Review Summary: Mind-blowing throughout the whole record, Denouement sounds extremely depressing and showcases great musicianship - all you could hope for in a black/death metal album.
Think about something in your life that you loved and couldn’t get rid of, without knowing the exact reasons as to why this is; something that doesn’t have any particular striking feature. Take a bathroom for example: whether it’s to take a ***, brush your teeth or take a shower, you couldn’t live without it. Or food: do you like the taste, the smell or the look of it? You like it as a whole and appreciate it for its completeness.
That's the case with Abyssal's debut album Denouement, an atmospheric blackened death metal band. Mind-blowing throughout the whole record, which clocks in at 50 minutes, it showcases excellent musicianship and vocals – don’t get me wrong, you will not understand a word of what he says, but these raw-sounding growls do add aggressiveness. Guitars sound great, and while riffs are not always extremely technical and might sound repetitive after a while, they give the album a depressing and sad tone. “When Paradigms Supplant Gods”, using an outstanding combination of blast-beats and melodic guitars, is definitely one of the top tracks on “Denouement”. As for “Swansong of a Dying Race”, a 10-minute epic, it is an absolutely amazing song mainly because of its second half sounding so depressing and sad. However, there is an overly obvious lack of human touch when it comes to the drums, which are programmed. Also, like previously mentioned, the vocals aren’t understandable to the slightest, and this may be a bummer for some. Nevertheless, Denouement remains an exceptional debut by a promising band, and the overall feel is what makes this album what it is: great.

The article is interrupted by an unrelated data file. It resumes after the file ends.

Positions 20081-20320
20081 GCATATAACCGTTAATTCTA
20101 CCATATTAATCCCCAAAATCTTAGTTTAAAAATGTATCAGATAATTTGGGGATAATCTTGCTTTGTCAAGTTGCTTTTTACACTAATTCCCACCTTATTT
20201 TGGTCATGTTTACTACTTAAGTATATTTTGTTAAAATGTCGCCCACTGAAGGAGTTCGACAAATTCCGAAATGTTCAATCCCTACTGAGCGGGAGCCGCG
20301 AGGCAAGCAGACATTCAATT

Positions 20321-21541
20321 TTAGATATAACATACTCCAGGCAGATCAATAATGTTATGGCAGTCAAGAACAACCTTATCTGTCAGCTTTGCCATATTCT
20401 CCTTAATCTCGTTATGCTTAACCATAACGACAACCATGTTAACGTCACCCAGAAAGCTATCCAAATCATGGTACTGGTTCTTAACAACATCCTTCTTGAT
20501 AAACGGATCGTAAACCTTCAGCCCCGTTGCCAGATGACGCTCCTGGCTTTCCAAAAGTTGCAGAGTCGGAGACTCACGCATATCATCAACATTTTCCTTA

That's the case with Abyssal's debut album "Denouement", an Atmospheric Blackened Death Metal band
It's usually standard practice to italicize album names, and genres don't need to be capitalized.
don’t get me wrong, you will not understand a word of what he says, but these raw-sounding growls do add aggressivity
Anyone listening to this album will know that you won't understand the vocals, so saying so is pointless. Also, "aggressivity" is absolutely in no way a word.
Also, like previously mentioned, the vocals aren’t understandable to the slightest, and this may be a bummer for some.
Your descriptions are also pretty sparse - you really only use "depressing" and "sad" to describe the album as a whole. You could have elaborated a lot more on each instrument and then describe how it all comes together to create an overall mood or atmosphere.